The much-loved and well-known children’s tale of Lewis Carroll has been transformed into an eclectic performance of circus, dance and acrobatics by the Cambridge University Amateur Dramatic Club.
The show begins with simple projections of the original illustrations by John Tenniel to set the scene, as the excellently timed soundtrack, which ranges from the classical to the alternative, starts off. The stage is set with subtle hints into the world down the rabbit hole in a monochrome that allows the innocent character of Alice in expected-childish-blue and the spoilt Red Queen to stand out as the protagonists.
Each main stage of the story is performed in spoken acts that are only infused with dance: the meeting with the flower garden; the mad-hatters tea party; the riddling conversation of tweedle-dum and tweedle-dee. These scenes are not what gives the show its power however, as voices are at times lost and the words are too familiar to make an impact in their standard presentation. It is the more abstract performances of mesmerising gymnastics that make the show such an original interpretation.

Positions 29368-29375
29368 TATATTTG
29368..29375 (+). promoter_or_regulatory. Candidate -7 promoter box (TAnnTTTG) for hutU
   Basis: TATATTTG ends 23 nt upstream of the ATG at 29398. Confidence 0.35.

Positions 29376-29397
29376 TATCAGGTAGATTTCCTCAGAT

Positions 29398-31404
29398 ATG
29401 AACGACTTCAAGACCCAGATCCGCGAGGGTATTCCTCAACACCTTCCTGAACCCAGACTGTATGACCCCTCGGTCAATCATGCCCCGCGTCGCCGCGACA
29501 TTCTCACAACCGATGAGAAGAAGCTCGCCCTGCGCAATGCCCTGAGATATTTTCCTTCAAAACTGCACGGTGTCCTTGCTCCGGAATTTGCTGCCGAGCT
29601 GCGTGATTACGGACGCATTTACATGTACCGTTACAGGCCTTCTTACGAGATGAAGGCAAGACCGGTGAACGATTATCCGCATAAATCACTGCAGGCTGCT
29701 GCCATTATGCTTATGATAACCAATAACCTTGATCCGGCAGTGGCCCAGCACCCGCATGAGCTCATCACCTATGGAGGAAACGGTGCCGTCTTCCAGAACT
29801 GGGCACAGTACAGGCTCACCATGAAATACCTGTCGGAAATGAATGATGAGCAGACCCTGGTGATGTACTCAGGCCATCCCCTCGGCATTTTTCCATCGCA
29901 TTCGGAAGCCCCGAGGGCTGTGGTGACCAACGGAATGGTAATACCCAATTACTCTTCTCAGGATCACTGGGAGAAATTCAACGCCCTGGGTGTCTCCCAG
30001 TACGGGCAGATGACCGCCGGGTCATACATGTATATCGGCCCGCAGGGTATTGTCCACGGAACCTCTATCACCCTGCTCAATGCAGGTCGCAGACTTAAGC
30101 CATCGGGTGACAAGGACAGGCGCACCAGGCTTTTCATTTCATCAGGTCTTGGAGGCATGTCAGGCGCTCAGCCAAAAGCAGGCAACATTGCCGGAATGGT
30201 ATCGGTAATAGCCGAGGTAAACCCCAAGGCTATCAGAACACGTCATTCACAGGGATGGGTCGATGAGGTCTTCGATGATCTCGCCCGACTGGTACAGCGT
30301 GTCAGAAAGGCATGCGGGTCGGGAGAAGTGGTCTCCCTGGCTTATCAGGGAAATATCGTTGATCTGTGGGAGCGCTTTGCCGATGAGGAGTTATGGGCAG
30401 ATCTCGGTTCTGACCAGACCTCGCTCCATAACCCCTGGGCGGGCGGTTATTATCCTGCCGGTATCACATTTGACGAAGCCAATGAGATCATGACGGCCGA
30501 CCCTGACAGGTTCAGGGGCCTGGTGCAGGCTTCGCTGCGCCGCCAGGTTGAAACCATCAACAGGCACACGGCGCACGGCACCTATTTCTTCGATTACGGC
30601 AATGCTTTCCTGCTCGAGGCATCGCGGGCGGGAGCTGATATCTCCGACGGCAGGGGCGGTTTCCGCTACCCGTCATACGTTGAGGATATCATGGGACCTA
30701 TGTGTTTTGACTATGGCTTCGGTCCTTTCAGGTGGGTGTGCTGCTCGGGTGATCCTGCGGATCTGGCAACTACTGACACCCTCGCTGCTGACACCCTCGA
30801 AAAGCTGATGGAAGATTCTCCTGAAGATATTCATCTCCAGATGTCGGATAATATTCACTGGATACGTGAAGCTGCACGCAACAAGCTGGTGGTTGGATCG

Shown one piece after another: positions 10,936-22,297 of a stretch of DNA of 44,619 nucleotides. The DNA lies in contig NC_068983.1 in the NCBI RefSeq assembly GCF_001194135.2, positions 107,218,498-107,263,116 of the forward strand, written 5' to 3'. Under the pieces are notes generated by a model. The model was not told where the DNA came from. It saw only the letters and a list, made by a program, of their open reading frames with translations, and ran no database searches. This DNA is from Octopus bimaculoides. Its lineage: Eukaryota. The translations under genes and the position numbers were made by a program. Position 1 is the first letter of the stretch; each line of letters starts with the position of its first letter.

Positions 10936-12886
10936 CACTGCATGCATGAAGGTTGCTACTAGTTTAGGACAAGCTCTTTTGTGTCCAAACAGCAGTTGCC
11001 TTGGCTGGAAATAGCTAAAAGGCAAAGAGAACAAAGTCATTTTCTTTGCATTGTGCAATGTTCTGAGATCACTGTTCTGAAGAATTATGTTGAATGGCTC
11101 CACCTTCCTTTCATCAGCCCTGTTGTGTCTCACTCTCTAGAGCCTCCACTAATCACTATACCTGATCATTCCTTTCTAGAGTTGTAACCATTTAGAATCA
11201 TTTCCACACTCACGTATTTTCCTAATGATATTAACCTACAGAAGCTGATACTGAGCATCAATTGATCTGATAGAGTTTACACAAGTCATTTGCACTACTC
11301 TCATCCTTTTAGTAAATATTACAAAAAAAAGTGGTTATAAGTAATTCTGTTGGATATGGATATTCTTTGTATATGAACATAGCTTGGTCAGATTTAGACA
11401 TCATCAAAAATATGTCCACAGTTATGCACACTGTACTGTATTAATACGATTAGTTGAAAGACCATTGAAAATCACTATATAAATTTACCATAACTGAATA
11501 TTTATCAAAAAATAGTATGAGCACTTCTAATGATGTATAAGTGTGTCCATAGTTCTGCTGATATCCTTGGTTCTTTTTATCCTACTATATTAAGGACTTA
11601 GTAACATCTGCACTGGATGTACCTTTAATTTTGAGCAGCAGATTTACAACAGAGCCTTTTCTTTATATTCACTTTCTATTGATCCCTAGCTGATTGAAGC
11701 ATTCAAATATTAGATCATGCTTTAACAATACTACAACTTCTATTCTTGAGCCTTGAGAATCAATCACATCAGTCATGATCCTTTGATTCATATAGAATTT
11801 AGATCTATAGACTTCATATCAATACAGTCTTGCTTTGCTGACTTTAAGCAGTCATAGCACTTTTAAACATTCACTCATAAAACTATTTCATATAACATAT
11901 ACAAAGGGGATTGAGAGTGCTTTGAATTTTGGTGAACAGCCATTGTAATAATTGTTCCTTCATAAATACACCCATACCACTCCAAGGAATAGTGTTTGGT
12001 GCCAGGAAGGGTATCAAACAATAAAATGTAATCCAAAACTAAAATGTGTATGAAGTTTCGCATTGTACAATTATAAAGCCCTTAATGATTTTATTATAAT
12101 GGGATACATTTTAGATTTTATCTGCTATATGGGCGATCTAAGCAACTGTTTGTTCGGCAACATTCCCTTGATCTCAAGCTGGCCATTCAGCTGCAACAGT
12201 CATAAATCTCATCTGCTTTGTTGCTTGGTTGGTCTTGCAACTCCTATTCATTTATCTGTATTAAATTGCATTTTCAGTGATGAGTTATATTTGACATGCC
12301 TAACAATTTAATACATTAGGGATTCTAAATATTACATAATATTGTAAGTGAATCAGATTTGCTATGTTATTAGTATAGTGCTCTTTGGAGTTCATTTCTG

The chorus dancers are the most anticipated acts throughout the show, as their numbers often divide the spoken acts. Their ballet base is given a punchy edge with their interpretative, modern twists. In themselves they convey an enchanting dance of the flowers and, perhaps a highlight of the show, a human game of croquet. The perfect timing and flexibility of the group is displayed in this number, as dancers tumble gracefully across the stage, knocked by the flamingo clubs.
Other highlights are found in the performances of the caterpillar and the Cheshire cat. The mysterious caterpillar dances with body contortions as he is followed by an entourage of ballerinas that make up his rhythmic, faceted body, while the Cheshire cat hangs from a trapeze, dancing in mid air.
There is a desire for more confidence in the power of the interpretative circus acts in this show, so that these acts might take over the more ordinary acting. The ballets, break-dancing, aerial acrobatics and juggling are enough to tell the surreal story with grace and rhythm.
Run: The Debating Hall, Gilded Balloon, 20th – 28th August
Image Credit: John Tenniel’s 1865 illustration of the Cheshire Cat